The other blunder 20/20 did this week was with the mortgage crisis. They put someone on who said, quite brilliantly, that some people's mortgage problems were their own darn fault, that they were living beyond their means. They (20/20) then immediately switched to a couple who was paying for their house just fine until family medical issues and some other personal problems put them into financial hot water. NO NO NO NO NO! THIS IS NOT PART OF THE MORTGAGE CRISIS AS IT IS RIGHT NOW! To compare a situation like that to the situation that is the subject of the bail-out is so very very wrong. In fact, that specific example is more a symptom of the lack of affordable health care than the current "financial crisis." The problem is that 20/20 isn't the only one who doesn't seem to get it. Occasionally I listen to Rush Limbaugh when I feel like hearing what it sounds like for shit to come out of someone's mouth instead of out of their ass. He said on his radio program the other day (I am paraphrasing, of course) that to imply that this problem was (at least partially) due to people living beyond their means was completely un-American, that people living beyond their means is the kind of risk taking that has helped to build the wealth that has made this country great. I continued to listen, because I thought for sure that this was just one of his sarcastic jokes until I realized he was serious. Dittoheads, it is not, I repeat NOT, a good idea to live beyond your means. Of all people, Rush should realize that what made this country great was that hard working individuals set reasonable goals and worked hard toward making them a reality. Was there any risk involved? In some cases, sure. However, owning a BMW and an expensive home on credit you can barely repay or neglecting your family or other responsiblities to get these things is just plain irresponsible. To expect that the government (read: us) will bail-out people who took on a mortgage without any contingency plan is ridiculous. I love it when people talk about "The American Dream" as though everyone deserves to have it. I believe the word "dream" implies that it's not a guarantee or an entitlement, it's more like a goal.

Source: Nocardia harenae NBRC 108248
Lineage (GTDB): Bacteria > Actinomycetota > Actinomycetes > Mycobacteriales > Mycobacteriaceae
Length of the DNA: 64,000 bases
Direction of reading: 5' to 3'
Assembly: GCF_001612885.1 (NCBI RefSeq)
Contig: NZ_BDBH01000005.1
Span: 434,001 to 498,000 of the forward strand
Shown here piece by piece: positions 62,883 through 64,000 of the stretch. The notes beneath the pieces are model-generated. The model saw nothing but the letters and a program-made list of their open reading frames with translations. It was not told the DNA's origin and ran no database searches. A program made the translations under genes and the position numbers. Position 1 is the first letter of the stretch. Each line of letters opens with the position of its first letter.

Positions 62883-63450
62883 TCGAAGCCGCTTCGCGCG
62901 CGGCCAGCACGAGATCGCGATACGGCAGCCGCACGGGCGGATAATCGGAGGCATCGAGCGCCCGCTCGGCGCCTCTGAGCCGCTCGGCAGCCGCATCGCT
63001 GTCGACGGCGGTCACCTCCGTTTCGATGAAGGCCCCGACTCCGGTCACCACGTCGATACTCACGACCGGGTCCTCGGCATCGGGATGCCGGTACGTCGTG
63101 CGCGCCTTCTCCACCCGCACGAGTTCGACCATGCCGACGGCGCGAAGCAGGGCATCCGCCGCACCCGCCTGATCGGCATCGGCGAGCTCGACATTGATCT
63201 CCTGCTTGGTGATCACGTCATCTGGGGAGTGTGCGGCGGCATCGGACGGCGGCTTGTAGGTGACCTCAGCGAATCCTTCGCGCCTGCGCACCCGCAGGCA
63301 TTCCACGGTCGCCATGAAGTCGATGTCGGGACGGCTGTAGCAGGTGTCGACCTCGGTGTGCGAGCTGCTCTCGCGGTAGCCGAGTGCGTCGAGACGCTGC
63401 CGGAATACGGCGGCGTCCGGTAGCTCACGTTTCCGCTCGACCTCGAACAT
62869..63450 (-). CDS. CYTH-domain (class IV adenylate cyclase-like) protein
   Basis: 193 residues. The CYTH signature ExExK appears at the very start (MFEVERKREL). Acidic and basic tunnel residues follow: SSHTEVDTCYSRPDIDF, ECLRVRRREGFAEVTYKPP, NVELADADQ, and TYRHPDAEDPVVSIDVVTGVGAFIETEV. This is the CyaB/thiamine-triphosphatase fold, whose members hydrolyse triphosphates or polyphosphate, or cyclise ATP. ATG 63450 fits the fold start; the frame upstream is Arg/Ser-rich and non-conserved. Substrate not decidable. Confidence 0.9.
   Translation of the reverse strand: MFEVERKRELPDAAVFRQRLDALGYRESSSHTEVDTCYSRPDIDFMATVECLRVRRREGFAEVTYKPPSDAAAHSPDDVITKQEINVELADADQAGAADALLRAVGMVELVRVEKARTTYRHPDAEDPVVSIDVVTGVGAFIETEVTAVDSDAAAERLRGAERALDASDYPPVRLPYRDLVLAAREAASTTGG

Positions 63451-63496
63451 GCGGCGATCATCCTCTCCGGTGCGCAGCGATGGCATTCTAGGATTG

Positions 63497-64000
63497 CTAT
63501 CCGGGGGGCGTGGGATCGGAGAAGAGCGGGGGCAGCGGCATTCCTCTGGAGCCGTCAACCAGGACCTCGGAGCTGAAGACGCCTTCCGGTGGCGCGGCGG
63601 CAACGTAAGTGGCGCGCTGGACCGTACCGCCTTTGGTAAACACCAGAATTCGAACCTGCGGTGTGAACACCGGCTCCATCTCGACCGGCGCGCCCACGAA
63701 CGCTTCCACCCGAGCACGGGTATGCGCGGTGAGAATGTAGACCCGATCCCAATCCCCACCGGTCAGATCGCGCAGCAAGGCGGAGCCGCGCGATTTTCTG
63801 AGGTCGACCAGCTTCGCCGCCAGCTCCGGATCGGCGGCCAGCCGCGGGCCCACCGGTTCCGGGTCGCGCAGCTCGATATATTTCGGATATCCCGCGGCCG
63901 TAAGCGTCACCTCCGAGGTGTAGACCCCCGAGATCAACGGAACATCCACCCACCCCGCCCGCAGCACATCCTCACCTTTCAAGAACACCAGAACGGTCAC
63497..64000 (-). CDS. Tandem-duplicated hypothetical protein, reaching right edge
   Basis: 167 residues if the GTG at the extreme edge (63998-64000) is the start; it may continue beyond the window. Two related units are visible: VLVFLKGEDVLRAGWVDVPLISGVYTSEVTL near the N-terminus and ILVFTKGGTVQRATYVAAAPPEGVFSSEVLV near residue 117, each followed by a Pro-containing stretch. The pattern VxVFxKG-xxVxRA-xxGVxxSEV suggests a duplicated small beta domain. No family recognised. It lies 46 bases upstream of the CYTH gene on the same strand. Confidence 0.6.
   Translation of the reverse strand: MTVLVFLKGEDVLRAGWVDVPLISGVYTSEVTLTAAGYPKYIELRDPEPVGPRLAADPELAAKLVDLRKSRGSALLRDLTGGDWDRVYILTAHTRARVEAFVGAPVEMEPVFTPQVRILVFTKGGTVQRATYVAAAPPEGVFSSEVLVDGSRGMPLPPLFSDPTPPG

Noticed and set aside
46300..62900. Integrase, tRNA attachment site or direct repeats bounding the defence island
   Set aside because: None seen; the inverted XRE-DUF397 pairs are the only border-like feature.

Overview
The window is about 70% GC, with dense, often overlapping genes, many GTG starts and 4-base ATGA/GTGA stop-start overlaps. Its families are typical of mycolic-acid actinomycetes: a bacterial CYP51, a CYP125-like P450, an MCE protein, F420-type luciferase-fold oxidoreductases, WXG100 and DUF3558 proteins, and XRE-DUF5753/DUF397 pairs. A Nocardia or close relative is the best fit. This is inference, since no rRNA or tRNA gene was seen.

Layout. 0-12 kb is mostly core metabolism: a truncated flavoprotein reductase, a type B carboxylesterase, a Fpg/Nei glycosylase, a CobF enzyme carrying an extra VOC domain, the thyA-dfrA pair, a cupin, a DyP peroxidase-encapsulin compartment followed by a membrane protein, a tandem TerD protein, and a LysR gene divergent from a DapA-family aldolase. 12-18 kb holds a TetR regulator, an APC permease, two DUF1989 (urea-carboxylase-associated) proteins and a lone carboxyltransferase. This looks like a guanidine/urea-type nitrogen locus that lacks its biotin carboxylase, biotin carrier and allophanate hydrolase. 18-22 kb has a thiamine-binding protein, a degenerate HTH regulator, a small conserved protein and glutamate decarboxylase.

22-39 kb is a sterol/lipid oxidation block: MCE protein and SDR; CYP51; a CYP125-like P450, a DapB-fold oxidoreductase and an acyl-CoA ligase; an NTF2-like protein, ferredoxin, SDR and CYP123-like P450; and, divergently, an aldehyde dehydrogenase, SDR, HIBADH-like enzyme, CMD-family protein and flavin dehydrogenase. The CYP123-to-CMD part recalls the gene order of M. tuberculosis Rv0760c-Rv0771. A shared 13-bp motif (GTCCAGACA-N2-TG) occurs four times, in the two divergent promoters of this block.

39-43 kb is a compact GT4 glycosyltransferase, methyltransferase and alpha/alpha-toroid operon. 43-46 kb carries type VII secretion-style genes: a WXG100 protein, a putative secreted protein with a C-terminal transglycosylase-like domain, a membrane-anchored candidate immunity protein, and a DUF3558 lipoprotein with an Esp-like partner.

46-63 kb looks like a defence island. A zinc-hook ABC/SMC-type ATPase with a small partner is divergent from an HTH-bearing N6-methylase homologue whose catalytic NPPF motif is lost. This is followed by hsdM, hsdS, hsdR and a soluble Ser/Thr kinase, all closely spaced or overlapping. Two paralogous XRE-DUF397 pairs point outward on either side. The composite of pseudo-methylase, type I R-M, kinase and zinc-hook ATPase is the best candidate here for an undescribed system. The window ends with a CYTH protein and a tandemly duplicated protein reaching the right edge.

I was, as usual, quite impressed with John Stossel's segment on people voting, and I look forward to his politically-incorrect politics segment next (this?) week. For those who didn't see the program, John was essentially saying that people who have no idea how the basic functioning of the government in this country works should stay home and not vote, since they have no idea what they're really voting for. It's a very interesting idea. What I think both John and I would really like to see is for people to educate themselves on the real issues and ideas that the candidates are presenting, the pros and cons of those positions, and how acting on those will affect the future of the country as a whole, prior to voting. Not voting should be a last resort. I would like to correct one comment though: It was asked (rhetorically) if we should only allow the educated to vote. In reality, the electoral college for determining the president was established for just this reason. The people vote for the electors for a particular presidential candidate with the idea that the elector, if deemed necessary, could vote for a different candidate based on their education and knowledge of the issues (see Wikipedia for a nice discussion of this). For you folks who were all pissed off about the Bush/Gore election and the electoral college, perhaps you should read this first. I agree we all got a bad president, but it wasn't the electoral college system that was the problem.